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Adventures in Missing the Point: How the Culture-Controlled Church Neutered the Gospel Paperback – January 29, 2006

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Editorial Reviews

From Publishers Weekly

Many Christians, argue McLaren and Campolo, have missed-and keep missing-the point of the very Gospel they are called to proclaim. They mistake the Bible for a simple answer book. They mistake salvation for political liberation or celestial fire insurance. They mistake worship for feelings of personal intimacy. But the emerging postmodern culture provides an opportunity and an impetus for the church to revisit some of these topics and discover again what the Gospel is all about. In this volume, McLaren (A New Kind of Christian) teams up with Campolo (20 Hot Potatoes Christians Are Afraid to Touch) to opine and stimulate thought and discussion among their conservative colleagues. They take turns writing chapters about a variety of topics that are sometimes mundane (sin, culture, seminary) and sometimes more controversial (homosexuality, the Bible). Not every chapter includes an actual "missed point," and several contain straw men. Sometimes a favorable uptick on the accessibility meter is matched by a corresponding downturn in the one measuring theological depth. Still, the book offers much sharp insight, is solidly biblical and is helpfully illustrated by stories-it's easy to see why both authors are sought-after preachers. The writing is lively, and the back-and-forth between Campolo and McLaren is often quite interesting. They aren't afraid to disagree with each other, which encourages the reader to think a bit harder about being a Christian today-which is probably the point.
Copyright 2003 Reed Business Information, Inc. --This text refers to the Hardcover edition.

From Booklist

Liberal evangelicals McLaren and Campolo share chapters on topics related to, as the three section titles indicate, "God" (religious philosophy), "World" (society), and "Soul" (personal spirituality). In each chapter, one man offers his perspective on a topic, and the other briefly concurs, dissents, or differs. Never is there sharp disagreement, since McLaren and Campolo always agree that too many evangelicals miss the Christian point involved in the topic under discussion. For instance, on evangelism McLaren opines that most people don't know how to evangelize, so he offers some do's and don'ts; Campolo endorses this advice but regrets McLaren's failure to emphasize that the most important element in evangelizing is personal testimony. Such a thumbnail description may make the dialogue seem drier than it really is, and on such subjects as the kingdom of God, prophecy, homosexuality, women and ordination, sin, worship, doubt, and truth, McLaren and Campolo's exchanges are so compelling that anyone interested in contemporary American Christianity might profitably take them to heart for their own reflections on the issues. Ray Olson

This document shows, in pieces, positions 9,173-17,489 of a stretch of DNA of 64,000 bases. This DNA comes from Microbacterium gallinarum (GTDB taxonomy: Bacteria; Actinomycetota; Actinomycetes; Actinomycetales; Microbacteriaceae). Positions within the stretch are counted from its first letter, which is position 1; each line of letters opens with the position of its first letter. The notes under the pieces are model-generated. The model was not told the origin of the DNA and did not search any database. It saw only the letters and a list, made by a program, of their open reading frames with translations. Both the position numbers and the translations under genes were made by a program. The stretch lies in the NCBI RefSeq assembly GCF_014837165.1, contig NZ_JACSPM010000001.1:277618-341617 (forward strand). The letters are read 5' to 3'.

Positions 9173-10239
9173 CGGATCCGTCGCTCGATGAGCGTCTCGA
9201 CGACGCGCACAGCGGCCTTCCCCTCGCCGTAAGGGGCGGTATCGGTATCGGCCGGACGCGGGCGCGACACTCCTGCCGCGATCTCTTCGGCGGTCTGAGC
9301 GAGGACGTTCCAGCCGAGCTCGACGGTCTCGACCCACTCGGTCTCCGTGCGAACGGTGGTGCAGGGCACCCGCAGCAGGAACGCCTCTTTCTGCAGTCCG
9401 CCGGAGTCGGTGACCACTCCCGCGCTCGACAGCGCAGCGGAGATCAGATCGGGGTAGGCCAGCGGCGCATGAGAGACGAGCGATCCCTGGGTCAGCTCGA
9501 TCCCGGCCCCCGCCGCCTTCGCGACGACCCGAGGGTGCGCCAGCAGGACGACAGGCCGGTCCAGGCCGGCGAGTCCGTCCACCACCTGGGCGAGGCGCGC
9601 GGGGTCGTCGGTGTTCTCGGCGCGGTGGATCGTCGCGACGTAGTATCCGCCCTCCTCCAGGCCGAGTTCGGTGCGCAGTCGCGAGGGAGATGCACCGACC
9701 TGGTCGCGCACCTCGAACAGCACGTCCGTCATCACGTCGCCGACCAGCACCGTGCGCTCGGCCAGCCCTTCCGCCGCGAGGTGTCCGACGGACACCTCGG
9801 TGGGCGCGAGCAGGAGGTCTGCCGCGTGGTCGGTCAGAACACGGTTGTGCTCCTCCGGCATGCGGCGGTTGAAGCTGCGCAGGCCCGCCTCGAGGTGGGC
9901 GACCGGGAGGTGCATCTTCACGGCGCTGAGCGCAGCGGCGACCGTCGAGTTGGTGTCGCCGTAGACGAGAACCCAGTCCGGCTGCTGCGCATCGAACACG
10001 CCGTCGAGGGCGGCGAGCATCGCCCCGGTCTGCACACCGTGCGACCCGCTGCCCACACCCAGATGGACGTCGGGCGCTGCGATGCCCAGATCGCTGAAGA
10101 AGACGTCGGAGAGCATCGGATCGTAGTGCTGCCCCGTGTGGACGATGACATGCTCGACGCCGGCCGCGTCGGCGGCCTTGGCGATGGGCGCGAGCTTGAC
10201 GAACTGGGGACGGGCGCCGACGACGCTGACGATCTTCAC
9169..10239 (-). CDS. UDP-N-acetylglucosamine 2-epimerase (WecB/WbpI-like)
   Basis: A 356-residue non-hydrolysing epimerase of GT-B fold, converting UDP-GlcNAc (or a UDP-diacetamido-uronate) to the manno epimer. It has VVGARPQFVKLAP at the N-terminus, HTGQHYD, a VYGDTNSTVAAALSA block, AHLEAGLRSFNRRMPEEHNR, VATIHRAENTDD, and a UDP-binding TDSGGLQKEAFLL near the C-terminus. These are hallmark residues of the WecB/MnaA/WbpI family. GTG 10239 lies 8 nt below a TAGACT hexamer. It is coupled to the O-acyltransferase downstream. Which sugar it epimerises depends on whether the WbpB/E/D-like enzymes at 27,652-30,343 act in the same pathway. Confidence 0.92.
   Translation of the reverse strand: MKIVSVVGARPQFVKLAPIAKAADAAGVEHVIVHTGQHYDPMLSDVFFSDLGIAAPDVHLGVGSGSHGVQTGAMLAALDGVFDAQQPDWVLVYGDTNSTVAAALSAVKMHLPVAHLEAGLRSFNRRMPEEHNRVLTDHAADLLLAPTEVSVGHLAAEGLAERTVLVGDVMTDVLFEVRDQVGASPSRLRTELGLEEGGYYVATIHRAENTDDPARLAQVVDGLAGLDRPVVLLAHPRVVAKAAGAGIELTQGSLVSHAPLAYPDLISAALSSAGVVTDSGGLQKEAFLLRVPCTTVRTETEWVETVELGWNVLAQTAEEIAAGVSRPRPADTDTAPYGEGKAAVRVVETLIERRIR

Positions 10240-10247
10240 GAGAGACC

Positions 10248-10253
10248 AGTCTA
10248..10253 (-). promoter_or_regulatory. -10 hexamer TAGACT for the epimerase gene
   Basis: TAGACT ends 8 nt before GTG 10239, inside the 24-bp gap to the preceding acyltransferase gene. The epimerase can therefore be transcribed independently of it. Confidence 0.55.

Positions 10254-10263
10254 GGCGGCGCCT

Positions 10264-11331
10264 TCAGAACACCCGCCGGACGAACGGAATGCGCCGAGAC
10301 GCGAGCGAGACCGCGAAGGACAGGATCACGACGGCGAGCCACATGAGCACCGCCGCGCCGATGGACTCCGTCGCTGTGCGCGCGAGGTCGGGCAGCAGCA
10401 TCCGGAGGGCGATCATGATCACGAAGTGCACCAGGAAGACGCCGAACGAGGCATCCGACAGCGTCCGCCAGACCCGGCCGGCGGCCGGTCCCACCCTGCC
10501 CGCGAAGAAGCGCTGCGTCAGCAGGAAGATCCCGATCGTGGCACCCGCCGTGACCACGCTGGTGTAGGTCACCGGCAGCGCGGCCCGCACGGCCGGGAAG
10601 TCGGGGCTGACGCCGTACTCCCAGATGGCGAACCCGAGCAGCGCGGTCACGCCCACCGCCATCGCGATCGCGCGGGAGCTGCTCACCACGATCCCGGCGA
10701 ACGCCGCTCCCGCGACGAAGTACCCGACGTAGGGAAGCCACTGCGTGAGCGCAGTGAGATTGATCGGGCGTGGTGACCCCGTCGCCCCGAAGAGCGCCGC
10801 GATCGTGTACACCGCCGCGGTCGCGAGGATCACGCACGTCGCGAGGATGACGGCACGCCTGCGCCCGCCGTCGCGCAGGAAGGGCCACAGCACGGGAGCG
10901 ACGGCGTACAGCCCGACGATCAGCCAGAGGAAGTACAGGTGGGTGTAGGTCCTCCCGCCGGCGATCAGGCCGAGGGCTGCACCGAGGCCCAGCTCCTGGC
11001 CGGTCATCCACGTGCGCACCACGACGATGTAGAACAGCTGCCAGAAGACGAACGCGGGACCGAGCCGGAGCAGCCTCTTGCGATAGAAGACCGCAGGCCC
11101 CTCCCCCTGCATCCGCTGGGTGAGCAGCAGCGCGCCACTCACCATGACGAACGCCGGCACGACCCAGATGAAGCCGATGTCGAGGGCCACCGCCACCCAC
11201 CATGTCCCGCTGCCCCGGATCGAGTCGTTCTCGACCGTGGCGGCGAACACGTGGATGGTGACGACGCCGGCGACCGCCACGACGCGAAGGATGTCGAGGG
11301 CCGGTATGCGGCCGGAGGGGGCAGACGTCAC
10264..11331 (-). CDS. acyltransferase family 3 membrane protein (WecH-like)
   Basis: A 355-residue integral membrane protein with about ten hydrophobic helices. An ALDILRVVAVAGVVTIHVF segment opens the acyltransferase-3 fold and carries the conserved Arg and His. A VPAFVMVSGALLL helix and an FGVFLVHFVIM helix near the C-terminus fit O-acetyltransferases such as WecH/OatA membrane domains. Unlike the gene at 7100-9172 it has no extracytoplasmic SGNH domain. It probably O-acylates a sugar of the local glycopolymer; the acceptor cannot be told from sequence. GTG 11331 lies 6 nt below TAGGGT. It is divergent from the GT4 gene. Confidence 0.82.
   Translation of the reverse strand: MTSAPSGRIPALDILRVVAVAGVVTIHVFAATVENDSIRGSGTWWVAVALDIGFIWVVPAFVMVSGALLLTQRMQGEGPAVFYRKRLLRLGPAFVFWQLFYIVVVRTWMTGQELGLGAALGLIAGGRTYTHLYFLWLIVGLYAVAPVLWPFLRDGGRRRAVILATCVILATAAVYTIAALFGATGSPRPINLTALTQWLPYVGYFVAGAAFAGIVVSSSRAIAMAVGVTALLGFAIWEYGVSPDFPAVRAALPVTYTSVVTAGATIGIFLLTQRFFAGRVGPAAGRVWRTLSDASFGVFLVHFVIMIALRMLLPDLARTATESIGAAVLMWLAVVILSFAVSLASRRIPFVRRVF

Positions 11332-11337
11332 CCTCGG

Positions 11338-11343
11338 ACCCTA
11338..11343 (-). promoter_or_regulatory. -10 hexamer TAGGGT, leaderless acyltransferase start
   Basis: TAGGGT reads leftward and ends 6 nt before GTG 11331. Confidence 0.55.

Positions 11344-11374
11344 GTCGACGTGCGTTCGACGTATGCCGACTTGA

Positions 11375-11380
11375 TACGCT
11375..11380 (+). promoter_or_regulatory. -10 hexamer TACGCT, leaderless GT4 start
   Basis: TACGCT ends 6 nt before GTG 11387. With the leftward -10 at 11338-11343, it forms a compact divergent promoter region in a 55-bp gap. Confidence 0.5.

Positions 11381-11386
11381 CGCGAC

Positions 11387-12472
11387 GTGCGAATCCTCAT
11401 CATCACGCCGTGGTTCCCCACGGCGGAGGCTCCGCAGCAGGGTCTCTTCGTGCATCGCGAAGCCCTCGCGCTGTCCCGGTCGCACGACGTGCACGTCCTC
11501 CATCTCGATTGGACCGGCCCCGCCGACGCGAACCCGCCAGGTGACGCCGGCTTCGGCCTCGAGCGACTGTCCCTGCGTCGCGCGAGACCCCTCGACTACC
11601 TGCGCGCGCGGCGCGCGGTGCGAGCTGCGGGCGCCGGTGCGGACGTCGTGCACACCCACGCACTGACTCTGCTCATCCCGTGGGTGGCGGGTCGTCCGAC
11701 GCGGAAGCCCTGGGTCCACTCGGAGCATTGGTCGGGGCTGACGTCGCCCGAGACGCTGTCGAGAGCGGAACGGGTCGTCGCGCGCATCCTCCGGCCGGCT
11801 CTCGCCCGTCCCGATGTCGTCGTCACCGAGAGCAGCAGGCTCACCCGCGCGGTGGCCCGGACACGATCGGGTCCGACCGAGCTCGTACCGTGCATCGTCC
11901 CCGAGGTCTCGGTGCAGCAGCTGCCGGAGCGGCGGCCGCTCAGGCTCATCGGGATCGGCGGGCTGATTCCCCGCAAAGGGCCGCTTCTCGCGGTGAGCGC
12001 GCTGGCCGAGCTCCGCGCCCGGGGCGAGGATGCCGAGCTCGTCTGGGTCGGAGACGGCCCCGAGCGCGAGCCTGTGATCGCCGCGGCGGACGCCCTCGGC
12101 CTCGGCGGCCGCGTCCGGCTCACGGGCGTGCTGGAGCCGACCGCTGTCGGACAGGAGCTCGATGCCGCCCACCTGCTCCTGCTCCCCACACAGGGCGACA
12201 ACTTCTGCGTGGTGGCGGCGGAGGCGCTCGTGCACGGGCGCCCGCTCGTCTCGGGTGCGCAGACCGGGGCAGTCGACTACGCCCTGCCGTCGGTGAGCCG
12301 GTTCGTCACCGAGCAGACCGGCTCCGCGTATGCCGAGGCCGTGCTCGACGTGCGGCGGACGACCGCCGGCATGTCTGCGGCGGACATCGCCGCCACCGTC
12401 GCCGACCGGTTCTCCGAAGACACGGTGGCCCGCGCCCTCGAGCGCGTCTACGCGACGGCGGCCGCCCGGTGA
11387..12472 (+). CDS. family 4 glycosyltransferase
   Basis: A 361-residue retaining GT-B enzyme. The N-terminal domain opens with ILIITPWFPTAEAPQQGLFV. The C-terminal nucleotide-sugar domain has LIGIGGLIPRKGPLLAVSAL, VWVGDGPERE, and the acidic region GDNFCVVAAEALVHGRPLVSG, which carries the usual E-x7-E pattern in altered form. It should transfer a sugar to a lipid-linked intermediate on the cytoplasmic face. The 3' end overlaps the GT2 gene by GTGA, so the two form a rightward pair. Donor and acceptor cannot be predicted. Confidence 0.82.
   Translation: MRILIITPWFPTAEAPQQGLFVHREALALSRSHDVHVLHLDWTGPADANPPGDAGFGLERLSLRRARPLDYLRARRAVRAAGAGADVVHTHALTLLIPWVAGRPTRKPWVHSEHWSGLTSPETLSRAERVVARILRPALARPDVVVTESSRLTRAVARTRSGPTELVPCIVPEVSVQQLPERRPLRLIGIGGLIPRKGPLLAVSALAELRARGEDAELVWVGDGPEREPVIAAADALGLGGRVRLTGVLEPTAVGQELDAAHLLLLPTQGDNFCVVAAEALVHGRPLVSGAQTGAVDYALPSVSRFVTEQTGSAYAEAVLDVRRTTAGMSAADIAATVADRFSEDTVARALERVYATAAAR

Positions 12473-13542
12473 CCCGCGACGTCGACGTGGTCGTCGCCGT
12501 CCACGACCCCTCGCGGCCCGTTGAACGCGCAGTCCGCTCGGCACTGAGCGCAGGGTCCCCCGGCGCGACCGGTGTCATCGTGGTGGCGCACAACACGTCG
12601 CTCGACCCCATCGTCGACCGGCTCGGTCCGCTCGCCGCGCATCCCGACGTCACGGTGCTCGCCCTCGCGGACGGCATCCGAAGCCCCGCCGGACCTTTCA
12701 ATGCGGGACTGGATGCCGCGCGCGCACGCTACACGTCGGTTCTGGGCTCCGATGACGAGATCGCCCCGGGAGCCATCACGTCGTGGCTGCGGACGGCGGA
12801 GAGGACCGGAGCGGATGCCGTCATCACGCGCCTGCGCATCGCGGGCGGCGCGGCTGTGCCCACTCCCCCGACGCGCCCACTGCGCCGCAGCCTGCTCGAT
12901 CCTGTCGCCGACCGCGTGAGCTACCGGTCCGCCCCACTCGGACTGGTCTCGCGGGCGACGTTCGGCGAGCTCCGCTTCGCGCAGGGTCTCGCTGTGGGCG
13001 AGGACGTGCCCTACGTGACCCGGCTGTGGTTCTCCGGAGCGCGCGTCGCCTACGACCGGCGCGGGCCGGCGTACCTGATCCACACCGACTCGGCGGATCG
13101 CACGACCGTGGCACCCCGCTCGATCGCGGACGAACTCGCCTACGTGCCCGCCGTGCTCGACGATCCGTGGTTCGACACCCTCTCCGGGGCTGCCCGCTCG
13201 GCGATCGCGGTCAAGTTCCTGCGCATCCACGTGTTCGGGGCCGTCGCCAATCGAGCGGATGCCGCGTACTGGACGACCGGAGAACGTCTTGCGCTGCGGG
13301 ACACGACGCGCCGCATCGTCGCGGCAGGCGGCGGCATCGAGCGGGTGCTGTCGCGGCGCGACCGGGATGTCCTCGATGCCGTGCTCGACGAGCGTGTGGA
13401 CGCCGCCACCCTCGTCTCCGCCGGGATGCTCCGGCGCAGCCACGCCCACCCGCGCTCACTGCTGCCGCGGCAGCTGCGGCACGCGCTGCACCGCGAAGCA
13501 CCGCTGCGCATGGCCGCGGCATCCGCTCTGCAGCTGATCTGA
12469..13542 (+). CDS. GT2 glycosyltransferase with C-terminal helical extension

Copyright © American Library Association. All rights reserved --This text refers to the Hardcover edition.
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Product Details

  • Paperback: 304 pages
  • Publisher: Zondervan/Youth Specialties (January 29, 2006)
  • Language: English
  • ISBN-10: 0310267137
  • ISBN-13: 978-0310267133
  • Product Dimensions: 6 x 0.8 x 9 inches
  • Shipping Weight: 12.8 ounces (View shipping rates and policies)
  • Average Customer Review: 3.9 out of 5 stars  See all reviews (43 customer reviews)
  • Amazon Best Sellers Rank: #750,846 in Books (See Top 100 in Books)

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Most Helpful Customer Reviews

66 of 68 people found the following review helpful By Tom Hinkle on April 26, 2003
Format: Hardcover
Co-authored books, where either the authors alternate chapters or the authors write a chapter and the other responds, are among the most enlightening books to read, especially in the area of theology. Dialog between two authors who have different viewpoints allows the reader to arrive at his or her own conclusions, sort of like "Point-Counterpoint". While McLaren and Campolo are sometimes in agreement, they often disagree on some fundamental issues. McLaren is becoming (along with Leonard Sweet) the poster-boy for postmodern Christianity, while Campolo camps out on the left edge of evangelicalism. When McLaren takes his flights of fancy into his new kind of Christianity, Campolo is there to keep the subject grounded in a slightly more traditional interpretation (excluding a few areas, such as homosexuality, in which his views would be rather troubling to the more conservative reader).